The achievers are great at following directions, and they remember everything you say, even if they don’t know what you mean, and they figure it out after a while. The kids who didn’t know what you were talking about to begin with just copy what you’re doing, and they don’t hear anything you’re saying.
I’m still having trouble with students failing to follow simple instructions, or not doing things they’re not told to do but which to my mind are common sense: e.g. if you create a blog, you should remember the URL and your login and password or at least make a note of these, because you’ll be wanting to go back to your blog and post there at some future date. I’ve had students create their blog, then be completely unable to find it again! It must be “you’ll be wanting to return to your blog at some future date” part that’s pure assumption on my part. After all, I didn’t say remember your blog’s URL.
A friend who’s smarter than I am, made the following suggestion:
I always pass out a sheet of paper with blanks for students to write down their URLs and passwords for WordPress, Moodle, and Flickr. I try to encourage them to use the same combos for all three and to write it down in another place as well, including making a digital copy to place on their hard drives.
To which I responded,
Why (oh why?) do I assume that they will realize they need to figure out their own way to remember these names and then do something about it? They never do!! Is this yet another example of how schools make people stupid?
I created a powerpoint presentation made up mostly of screenshots showing how to subscribe to a blog using bloglines. Of course, my presentation was a model of clear communication, and yet unbelievabley some students had problems with it! The problem (snark aside) was not so much they didn’t understand the instructions, as I discovered when I went around the room (someone recently playfully suggested that the mark of a good IT teacher is how far they walk during class! Are they wandering around helping out, or are they behind their screen, checking their email?).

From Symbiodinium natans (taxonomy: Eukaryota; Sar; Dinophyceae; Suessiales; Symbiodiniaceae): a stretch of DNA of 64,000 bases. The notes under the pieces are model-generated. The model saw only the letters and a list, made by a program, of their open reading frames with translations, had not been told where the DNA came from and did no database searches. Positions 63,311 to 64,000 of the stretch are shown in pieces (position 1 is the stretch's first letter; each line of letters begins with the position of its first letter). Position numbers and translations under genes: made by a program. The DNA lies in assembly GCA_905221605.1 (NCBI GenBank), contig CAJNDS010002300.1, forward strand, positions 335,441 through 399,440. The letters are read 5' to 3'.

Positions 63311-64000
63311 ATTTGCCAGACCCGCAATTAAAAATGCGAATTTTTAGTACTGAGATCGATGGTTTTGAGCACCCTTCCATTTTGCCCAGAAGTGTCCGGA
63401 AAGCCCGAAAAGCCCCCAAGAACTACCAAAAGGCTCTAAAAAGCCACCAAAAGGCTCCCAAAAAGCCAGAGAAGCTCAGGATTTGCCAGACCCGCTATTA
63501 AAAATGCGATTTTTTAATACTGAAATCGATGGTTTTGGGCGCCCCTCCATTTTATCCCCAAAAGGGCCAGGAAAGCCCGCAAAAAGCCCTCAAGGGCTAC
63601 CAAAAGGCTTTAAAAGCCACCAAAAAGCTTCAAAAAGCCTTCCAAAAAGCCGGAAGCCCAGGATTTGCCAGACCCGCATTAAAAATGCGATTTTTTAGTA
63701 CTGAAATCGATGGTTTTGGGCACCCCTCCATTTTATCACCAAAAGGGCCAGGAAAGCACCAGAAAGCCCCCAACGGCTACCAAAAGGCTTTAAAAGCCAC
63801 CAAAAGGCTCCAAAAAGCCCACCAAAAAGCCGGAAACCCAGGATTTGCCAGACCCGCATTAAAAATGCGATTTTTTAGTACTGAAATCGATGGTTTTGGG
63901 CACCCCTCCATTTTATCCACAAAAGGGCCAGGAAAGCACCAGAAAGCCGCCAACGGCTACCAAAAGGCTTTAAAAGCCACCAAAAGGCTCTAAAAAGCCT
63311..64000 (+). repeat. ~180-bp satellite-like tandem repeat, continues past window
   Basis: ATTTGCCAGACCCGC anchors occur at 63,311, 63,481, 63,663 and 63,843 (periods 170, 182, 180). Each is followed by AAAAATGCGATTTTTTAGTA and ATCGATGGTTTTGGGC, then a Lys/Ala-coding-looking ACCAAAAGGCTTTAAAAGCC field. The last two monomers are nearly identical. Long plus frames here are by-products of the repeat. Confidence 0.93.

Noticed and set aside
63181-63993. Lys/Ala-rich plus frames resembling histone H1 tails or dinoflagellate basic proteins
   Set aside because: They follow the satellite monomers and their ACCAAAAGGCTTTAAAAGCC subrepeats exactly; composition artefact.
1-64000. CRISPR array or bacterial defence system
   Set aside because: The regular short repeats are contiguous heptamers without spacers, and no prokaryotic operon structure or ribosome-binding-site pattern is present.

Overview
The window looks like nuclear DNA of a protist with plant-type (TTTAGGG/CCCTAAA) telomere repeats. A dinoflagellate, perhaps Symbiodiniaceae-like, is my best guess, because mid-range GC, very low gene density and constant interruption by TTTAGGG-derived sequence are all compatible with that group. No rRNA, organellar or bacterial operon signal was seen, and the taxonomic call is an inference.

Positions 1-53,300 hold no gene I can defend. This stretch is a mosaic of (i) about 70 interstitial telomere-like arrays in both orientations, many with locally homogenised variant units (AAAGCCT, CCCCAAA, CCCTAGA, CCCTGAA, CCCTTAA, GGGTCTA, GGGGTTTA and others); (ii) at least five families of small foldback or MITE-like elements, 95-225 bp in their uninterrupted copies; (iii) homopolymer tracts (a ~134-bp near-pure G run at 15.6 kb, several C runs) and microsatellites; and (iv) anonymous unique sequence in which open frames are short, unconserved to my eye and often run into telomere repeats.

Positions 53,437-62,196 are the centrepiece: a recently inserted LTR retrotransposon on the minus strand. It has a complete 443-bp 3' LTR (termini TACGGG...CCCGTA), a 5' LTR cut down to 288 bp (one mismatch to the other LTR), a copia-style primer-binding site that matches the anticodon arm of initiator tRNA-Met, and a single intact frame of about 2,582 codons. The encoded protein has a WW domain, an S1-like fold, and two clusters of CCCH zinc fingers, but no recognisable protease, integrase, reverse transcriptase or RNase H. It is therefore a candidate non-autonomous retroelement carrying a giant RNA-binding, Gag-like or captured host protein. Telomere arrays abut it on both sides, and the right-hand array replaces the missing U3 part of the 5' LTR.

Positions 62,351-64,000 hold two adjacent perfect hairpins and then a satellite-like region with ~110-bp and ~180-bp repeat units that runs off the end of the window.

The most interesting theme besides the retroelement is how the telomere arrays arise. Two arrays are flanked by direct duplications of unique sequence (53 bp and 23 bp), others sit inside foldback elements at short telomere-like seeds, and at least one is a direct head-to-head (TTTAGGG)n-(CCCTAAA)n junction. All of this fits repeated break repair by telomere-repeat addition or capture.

The problem was … well, perhaps you can tell me! Here’s what happened in one case which was, while not typical, not uncommon either.
Slide #2 says “go to www.bloglines.com”. Clicking on the URL in the powerpoint slide has no effect (something I hadn’t considered). I wonder what the kid will do so I wait and watch. Mad clicking and rattling the mouse! Then he turns to me and says “It doesn’t work!” Resisting the urge to tell him “Well done!” dripping with sarcasm, I ask him how he might solve this problem. He immediately opens a new browser window. I’m mildly surprised that he didn’t do this straight away but instead turned to me, and I’m already wondering why. Meanwhile, he’s got the new window open and he’s clicking around on the menu bar, on the “back” button, and other places, randomly without any order or method or even purpose that I can see. I ask him what he’s doing, or rather what he is (supposed to be) trying to do. He looks at me blankly. I suddenly recall myself earlier that morning, moving purposefully and quickly from my bedroom to the kitchen, only to pause when I got there and wonder what it was I came here, so urgently and purposefully, to do. But I’ve got an excuse: I’m 50! This kid isn’t even 20 yet (so still a kid in Japanese law)!
Feeling that it would be fun to tease this kid, but realizing I don’t have all day, I remind him that the other window is a presentation slide which has instructions on it; perhaps we could take another peek at it, it might give us a hint as to what to do next. Mr Diplomacy, that’s me.
This pattern is repeated: every few minutes I will have to remind the kid that he is supposedly working on a task, and the instructions for it are on the slides. I have to remind him, because he’s out there clicking his mouse, opening new windows and closing them, clicking in bookmarks and etc at blinding speed. What is going on? Is it a short-term memory problem? He doesn’t seem to be messing with me (I don’t think he’s that bright). He eventually finishes the task, but I’m already imagining (or trying to imagine) this kid in full-time employment in 4 years’ time, driving a training instructor to distraction.
My pop-psychology analysis is that, this boy, and others like him, have learned not to trust their own instincts because they are usually “wrong”. They must, instead, follow directions, even if it means not understanding the why’s and wherefore’s.
I am reminded of the children that John Holt writes about, the ones who randomly yet frantically shout out (im)possible answers to a question he has asked; instead of trying to reason it out, using the knowledge he knows they have, they seem (to Holt) to be sucked into a game of “getting the right answer”. Instead of quiet confidence, he saw fear in their eyes, and that disturbed him enough to write about it, and investigate where that came from.
Is that what I’m witnessing, too? Is it fear that has distorted these kids’ ability to learn, so that they act stupid?